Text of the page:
yoga teacher

I'm a Goddess, and I Poop Too!

Purchase  this amazing shirt here . I am not an affiliate and will receive no compensation for any purchase you make. 

Purchase this amazing shirt here. I am not an affiliate and will receive no compensation for any purchase you make. 

Have you seen these shirts? What a joy. "I pooped today!" What a celebration of the mundane. 

I love them so much. When I was in grad school, a friend and co-worker bought this shirt for his girlfriend. She was horrified and decided she would never wear it. I secretly wondered if she might give it to me. (She didn't. And then they broke up. Was it the poop shirt, I wondered?)

I love talking about poop. It's a regular household conversation in the Rader home. Pooping is an important and vital part of life, and it's important to note whether it happens - or doesn't - and if there's any changes to texture, smell, color, etc. Just ask Sarah Kucera at Sage; a woman after my own heart. In my first Ayurvedic discussion, she asked me about poop. If I was unsure about Ayurveda before, that sold me. 

Also, I'm goofy. And not easily embarrassed. I was the kid who had a lot of energy - and this was before I started drinking coffee at age 14. My extra energy comes off in the form of goofiness. I make funny faces, dance to no music (in public), and, oh, it also means I have a wild curiosity for just about anything.

I want to know how the planets move. I am interested in wildcrafting. I'd love to learn to crochet. My Bachelor's degree is in Visual Arts and for a while I thought I would be a professional glass blower. I'm currently in training to become a Priestess. Even though I am now teaching yoga and it's basically my dream life, I still ponder on going back to school to become a marriage and family therapist. Not because I want to be a therapist - but because I am fascinated by it. Life is so interesting.

When you have as much energy as I do, and need as much mental stimulation, and have such natural curiosity - well it very easily turns into goofiness. I am the girl in yoga class who is just getting started after a seventy-five minute heated flow. I am the girl who shimmies her entire body while everyone else finds stillness. I am the girl who sighs way too loud and "goes rogue" on the teacher's directions. 

For a long time I thought I had to choose: goofiness or goddess. Goddess or goofiness. 

I love sparkly things. I love getting dressed up and feeling super sensual. I love the photos of women in dresses in the water. I admire women who are so in their feminine element and I love that part of me, too.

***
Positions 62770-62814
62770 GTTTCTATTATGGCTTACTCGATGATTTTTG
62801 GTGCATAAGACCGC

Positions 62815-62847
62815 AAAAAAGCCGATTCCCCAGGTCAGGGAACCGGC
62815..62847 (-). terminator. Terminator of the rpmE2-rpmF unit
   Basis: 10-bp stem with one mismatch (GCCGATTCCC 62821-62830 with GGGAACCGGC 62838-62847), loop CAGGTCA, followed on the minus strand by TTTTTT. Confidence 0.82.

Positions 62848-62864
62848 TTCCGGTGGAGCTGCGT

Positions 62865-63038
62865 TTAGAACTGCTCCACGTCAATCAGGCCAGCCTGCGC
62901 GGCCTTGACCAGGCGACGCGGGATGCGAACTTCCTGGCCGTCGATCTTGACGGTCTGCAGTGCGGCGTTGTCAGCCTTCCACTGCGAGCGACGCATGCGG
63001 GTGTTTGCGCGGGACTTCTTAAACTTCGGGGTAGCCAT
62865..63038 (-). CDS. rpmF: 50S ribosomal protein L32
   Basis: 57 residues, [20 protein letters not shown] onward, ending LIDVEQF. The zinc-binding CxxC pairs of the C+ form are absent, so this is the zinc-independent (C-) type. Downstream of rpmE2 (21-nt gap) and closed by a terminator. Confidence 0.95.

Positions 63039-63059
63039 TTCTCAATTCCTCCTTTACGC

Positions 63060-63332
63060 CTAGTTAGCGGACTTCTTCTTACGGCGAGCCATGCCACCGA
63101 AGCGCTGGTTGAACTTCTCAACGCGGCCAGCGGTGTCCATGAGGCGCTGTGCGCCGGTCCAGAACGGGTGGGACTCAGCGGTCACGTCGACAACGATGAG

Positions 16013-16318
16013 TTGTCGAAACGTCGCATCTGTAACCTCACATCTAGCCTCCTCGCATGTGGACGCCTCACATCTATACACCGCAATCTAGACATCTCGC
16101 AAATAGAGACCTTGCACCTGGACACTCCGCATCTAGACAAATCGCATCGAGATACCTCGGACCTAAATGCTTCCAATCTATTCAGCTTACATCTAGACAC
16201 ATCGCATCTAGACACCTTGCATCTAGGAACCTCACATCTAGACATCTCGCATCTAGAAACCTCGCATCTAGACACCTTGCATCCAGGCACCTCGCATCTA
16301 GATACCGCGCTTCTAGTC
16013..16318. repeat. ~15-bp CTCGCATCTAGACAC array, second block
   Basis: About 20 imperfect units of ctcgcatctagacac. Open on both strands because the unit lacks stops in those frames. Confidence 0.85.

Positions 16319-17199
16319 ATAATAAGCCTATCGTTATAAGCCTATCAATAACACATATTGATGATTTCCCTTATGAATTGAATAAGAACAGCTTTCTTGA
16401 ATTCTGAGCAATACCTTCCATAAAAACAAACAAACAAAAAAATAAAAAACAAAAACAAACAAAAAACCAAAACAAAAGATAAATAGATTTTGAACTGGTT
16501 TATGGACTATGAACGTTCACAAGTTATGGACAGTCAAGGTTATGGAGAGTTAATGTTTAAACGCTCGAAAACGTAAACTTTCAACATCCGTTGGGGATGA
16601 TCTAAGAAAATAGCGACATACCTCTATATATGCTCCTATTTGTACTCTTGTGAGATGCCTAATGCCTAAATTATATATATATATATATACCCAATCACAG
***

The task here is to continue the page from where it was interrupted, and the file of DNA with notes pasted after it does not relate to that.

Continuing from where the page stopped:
But also - I drink water out of old peanut butter jars. I wear $12 yoga pants from TJ Maxx. My pajamas are a combination of my husband's sweatpants and old flannel shirts. 

I take yoga very seriously. It has offered me the most potent transformation and I love the idea that I might be able to share a nugget of wisdom with someone else that might drastically change their life, just like it changed mine. 

But also, I recognize that - it's just yoga. One day we will still die. 

Like Elizabeth Gilbert says in Big Magic - art (and yoga, because to me it's one and the same) is both the most important thing you will do in your life, and also it's completely, absolutely frivolous. And isn't that just wonderful? It frees you from the tyrrany of your inner critic. Because, ultimately, it is not necessary, but gosh it makes life so much better. 

So, here I stand before you. I am a Goddess. I am powerful, I am of divine power, I am strong and educated and humble and feminine and mysterious and absolutely radiant.

And, I poop too.

Isn't it great?

Sacred Spirit-Walk Sundays - A Visceral Experience

Today I went for a walk out in the trails. This is something I crave regularly, but my weekly schedule doesn’t allow for me to hit the trails in any realistic time. Even my weekends lately have been full, crammed with extra events and meetings and all of the career-building mumbo-jumbo that goes into being a self-employed breadwinner in our patriarchal society.

To be quite honest, I had had a rough morning. Actually, a rough weekend - and maybe a rough past six months, considering. Granted, I live a very blessed life, and daily I count my blessings for the roof over my head and enough money to pay my bills on time and feed myself, and even a little extra to continue my yoga journey. And yet, some pathways we journey through aren’t so hard on the physical level, but challenge our psyche and our soul and our spirit in a myriad of other ways.